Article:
Credibility has been an issue for the Calgary Flames for some time now. But before Friday, most of the credibility questions revolved around the uncertain organizational path of an NHL team that generally does little more than tread water.
The Flames haven’t been good enough to make the playoffs for the past three seasons, but they haven’t been bad enough to earn a high draft choice either.
People wonder: Where is the plan? What is the future? And wouldn’t it be nice to have even a single high-end prospect along the lines of Ryan Nugent-Hopkins or Tyler Seguin, so there’s a glimmer of hope for tomorrow?
Last Thursday, the Flames took a bold step to strengthen their lineup in the here-and-now by signing restricted free-agent forward Ryan O’Reilly to an offer sheet – a rare event in the NHL old boy’s club, where teams generally keep their hands off other people’s property.
That the Flames tried to poach O’Reilly away from a divisional rival was controversial for two reasons: One, they offered him a lot more money than the Colorado Avalanche wanted to pay him – $10-million (U.S.) over two years. And two, they were prepared to surrender first- and third-round draft choices as compensation, had their bid for his services been successful.
It wasn’t. Colorado matched the offer – and that appeared to be the end of it, a 24-hour sensation, here today, gone tomorrow.
That is, until Friday, when Sportsnet hockey reporter Chris Johnston skimmed the memorandum of understanding (MOU) that passes for a new collective agreement these days, and discovered the Flames had potentially made an egregious error in their pitch to O’Reilly.
Because O’Reilly had played two games in the Russia-based KHL for Magnitogorsk following the Jan. 19, 2013, start of the shortened NHL season, the Flames would have been obliged to offer O’Reilly on waivers if they’d won the bidding for his services.
Or at least, that is the official NHL interpretation of events.
The Flames offered a different take on the matter, issuing their own statement Friday, saying their view of “the transition rules governing restricted free agents was, and continues to be, different than the NHL’s current interpretation.” The Flames were “prepared to advance our position with the NHL,” but conveniently no longer had to “in light of Colorado’s having matched the offer sheet. It is now an academic point.”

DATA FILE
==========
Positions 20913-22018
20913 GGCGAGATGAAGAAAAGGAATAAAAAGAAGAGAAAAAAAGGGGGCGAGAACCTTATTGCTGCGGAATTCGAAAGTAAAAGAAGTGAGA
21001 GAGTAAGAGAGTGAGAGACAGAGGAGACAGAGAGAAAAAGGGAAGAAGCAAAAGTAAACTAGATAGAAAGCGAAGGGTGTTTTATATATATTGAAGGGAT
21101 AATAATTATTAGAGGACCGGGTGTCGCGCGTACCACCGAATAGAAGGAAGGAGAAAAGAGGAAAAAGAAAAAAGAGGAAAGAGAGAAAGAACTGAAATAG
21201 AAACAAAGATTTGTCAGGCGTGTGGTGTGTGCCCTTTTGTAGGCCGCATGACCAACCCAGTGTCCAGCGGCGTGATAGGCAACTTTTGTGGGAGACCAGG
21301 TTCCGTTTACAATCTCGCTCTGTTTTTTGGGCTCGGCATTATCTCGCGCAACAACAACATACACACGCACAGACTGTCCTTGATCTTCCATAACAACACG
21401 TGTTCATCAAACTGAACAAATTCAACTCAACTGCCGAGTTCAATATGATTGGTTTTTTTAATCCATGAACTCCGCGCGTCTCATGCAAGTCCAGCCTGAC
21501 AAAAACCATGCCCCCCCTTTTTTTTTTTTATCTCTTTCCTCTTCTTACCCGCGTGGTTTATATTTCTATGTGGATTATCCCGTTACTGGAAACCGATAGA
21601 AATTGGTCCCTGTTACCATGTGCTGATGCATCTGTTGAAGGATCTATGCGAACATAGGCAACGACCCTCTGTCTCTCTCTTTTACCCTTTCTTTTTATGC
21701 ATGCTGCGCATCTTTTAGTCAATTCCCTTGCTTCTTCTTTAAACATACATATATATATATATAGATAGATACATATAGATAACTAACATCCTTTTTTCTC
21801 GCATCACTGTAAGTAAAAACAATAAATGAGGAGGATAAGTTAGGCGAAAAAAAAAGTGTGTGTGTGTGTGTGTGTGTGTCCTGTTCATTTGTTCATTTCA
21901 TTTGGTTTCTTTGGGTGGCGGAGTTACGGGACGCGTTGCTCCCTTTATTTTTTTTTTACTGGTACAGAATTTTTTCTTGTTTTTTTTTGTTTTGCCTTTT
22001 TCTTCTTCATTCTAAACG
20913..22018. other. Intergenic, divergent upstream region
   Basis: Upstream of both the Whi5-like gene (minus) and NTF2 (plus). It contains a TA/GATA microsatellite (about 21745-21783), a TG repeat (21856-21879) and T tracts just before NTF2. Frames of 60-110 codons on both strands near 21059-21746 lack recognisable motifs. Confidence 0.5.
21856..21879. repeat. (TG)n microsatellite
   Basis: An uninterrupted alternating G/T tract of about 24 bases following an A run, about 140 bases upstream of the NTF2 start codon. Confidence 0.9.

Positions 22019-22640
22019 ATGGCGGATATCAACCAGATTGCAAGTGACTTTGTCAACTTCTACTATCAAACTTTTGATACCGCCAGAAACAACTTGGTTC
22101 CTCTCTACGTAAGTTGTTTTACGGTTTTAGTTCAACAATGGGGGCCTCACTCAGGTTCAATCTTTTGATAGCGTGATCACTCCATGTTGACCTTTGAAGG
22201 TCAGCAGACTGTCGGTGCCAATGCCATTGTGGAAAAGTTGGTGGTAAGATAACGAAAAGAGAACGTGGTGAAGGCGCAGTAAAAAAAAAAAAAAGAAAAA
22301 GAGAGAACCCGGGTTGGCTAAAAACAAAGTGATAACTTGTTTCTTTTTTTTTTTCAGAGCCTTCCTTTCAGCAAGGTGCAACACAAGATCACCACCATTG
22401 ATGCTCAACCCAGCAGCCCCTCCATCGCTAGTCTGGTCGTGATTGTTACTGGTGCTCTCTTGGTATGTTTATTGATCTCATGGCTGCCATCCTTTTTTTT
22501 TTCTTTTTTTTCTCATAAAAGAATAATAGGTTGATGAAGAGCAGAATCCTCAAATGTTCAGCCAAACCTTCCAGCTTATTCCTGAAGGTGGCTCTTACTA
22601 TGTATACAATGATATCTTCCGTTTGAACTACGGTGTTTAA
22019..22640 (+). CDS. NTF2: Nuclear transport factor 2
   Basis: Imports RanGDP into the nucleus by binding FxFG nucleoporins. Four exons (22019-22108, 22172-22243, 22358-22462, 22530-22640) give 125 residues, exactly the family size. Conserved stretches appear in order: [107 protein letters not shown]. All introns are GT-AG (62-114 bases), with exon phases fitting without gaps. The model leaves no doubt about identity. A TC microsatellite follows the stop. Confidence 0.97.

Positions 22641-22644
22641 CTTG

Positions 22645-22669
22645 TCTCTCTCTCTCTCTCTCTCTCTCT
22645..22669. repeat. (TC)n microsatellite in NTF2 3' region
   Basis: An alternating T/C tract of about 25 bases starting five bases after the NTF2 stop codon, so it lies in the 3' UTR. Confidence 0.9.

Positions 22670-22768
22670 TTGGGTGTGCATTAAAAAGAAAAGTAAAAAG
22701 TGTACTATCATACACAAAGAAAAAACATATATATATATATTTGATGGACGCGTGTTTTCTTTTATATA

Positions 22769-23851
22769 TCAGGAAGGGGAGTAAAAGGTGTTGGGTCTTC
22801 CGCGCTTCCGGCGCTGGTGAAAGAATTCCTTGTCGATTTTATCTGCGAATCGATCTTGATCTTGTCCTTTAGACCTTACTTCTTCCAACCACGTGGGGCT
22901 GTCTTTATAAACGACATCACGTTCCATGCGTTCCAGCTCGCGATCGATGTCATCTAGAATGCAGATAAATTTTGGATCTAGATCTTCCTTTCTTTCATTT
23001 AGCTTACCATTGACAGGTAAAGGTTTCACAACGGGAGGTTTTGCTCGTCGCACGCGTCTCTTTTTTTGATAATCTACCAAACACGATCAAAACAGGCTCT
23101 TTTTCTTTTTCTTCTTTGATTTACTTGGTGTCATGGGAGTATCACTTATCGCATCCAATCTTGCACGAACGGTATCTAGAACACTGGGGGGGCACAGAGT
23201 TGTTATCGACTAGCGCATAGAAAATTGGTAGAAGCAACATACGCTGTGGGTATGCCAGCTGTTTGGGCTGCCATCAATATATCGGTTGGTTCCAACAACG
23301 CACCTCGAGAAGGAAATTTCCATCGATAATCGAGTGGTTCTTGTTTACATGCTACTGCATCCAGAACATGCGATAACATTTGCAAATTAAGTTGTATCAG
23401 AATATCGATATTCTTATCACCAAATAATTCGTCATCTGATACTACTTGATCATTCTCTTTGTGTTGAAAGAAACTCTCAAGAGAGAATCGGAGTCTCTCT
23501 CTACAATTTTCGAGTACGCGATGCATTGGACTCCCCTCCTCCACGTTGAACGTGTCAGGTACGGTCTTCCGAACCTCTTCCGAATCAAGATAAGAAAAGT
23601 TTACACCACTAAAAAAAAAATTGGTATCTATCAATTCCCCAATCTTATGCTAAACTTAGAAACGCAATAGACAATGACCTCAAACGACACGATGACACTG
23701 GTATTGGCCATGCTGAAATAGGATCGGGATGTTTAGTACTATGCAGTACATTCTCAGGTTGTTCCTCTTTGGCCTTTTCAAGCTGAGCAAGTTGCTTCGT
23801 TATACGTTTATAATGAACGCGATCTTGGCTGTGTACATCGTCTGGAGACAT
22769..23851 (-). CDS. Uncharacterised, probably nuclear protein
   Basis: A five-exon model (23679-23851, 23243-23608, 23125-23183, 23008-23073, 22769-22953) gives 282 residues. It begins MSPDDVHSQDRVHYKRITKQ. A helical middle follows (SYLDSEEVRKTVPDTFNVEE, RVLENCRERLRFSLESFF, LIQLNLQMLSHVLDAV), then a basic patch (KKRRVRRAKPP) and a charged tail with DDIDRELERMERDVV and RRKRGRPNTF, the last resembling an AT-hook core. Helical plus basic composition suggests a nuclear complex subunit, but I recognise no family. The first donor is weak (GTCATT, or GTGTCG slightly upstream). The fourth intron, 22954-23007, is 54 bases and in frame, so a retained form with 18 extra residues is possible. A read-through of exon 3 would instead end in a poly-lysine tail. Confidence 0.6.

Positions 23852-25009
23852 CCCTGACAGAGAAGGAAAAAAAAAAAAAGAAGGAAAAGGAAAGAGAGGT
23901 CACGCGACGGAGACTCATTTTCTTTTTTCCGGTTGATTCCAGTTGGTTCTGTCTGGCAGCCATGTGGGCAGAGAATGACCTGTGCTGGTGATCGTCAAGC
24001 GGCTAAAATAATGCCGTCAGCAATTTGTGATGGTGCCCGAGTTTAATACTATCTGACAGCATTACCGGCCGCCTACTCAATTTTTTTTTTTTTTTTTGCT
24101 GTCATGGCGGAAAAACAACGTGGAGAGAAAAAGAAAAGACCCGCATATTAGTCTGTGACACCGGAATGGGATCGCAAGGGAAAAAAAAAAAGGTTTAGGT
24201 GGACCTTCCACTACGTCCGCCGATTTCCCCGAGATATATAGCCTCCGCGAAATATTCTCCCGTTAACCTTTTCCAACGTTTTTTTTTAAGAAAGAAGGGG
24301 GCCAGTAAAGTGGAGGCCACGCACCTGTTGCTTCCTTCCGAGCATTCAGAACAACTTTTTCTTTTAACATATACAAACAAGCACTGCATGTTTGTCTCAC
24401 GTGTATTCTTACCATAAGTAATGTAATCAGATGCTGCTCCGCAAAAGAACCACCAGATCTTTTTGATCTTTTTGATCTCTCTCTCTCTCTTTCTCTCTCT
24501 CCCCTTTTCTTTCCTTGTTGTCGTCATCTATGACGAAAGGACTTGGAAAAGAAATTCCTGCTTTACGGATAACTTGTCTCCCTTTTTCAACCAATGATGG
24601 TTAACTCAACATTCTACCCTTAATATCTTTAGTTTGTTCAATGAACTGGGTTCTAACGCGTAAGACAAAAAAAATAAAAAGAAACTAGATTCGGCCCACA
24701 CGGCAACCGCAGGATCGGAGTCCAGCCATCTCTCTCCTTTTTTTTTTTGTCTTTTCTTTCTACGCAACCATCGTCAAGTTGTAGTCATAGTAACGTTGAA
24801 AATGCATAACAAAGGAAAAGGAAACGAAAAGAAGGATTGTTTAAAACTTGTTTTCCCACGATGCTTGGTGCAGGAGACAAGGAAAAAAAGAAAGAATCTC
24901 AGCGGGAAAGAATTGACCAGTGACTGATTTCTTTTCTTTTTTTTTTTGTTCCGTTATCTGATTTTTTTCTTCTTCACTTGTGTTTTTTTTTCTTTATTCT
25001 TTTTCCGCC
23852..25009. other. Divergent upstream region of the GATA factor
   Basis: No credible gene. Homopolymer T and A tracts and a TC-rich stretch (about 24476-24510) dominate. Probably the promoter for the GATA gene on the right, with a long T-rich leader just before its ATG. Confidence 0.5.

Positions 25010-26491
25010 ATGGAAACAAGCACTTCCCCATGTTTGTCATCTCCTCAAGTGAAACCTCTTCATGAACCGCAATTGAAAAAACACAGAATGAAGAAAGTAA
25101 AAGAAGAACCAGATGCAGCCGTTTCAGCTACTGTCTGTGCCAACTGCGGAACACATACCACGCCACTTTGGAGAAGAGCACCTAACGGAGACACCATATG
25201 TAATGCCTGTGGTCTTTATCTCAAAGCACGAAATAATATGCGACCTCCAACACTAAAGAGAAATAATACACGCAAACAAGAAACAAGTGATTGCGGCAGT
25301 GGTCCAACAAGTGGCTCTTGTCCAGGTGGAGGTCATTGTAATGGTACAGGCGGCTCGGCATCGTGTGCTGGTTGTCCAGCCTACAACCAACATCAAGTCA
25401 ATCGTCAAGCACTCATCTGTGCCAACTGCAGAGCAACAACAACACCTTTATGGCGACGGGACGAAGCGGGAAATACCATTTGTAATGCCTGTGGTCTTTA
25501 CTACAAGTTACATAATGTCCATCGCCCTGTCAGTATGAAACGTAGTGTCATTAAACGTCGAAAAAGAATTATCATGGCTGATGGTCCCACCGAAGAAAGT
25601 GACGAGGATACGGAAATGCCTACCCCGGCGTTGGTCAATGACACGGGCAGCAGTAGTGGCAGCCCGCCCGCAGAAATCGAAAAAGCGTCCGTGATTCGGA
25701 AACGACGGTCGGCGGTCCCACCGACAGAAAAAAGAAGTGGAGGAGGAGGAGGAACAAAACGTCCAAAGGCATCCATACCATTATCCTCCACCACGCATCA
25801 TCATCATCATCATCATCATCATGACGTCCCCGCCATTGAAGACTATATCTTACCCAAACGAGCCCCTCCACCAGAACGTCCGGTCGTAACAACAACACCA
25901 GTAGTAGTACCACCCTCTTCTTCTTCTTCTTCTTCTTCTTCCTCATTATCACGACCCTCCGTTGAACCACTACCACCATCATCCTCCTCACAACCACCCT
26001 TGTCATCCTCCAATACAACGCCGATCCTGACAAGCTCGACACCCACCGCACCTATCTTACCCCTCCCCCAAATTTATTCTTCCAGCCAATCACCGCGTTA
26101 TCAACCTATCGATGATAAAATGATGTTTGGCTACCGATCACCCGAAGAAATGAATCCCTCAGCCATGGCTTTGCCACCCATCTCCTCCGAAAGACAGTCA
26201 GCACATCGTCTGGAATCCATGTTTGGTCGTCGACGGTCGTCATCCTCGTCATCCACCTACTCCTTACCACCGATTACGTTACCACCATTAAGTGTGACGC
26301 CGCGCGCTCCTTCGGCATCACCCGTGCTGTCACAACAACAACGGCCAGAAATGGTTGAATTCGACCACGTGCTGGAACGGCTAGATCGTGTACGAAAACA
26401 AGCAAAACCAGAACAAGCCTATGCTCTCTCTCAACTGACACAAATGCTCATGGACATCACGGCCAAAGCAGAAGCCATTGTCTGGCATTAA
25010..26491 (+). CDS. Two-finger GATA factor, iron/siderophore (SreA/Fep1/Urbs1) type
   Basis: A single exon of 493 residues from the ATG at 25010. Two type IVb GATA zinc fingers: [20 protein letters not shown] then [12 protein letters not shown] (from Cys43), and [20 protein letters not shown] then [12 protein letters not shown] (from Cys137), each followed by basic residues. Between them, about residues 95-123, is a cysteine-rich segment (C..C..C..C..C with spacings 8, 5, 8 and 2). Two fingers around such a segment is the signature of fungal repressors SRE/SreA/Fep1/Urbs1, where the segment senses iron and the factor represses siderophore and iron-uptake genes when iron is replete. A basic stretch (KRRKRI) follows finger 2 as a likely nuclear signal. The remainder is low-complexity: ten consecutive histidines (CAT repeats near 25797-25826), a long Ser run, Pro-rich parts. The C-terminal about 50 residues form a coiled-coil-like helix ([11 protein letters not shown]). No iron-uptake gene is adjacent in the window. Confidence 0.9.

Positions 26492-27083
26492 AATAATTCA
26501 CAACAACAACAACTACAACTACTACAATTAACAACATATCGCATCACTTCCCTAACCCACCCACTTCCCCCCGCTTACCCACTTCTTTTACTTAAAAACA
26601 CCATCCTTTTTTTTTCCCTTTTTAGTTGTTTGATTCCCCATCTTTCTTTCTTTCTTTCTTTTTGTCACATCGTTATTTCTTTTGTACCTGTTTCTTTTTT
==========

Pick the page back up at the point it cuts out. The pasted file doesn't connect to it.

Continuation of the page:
The Flames could have advanced their position with the NHL’s legal minds until they were blue in the face, but if they’d lost the argument, it would have been a catastrophic blunder.
Think about how embarrassed the Flames would have been under that scenario – surrendering two draft choices to Colorado as compensation for signing O’Reilly, and then losing him immediately to, likely the 30th place Columbus Blue Jackets, on waivers.
That would have constituted a firing offence for general manager Jay Feaster, even if he were to argue there is room for interpretation in the new and complex rewording of the NHL waiver rules – and how they apply to players returning in-season from Europe.
That the Flames went merrily down this path without first getting the matter clarified by the NHL’s hockey operations department represents a grievous oversight. You cannot take this sort of a significant, far-reaching step without due diligence, new CBA or not.
In the end, the Flames narrowly averted a disaster. The only ill effect was it placed a team – sputtering near the bottom of the standings again – in the limelight for all the wrong reasons.
Short-term, the storm will likely blow over. Long-term, you wonder.
Mulligans may be fine in golf, but the world of professional sport rarely offers up a lot of do-overs before heads start to roll.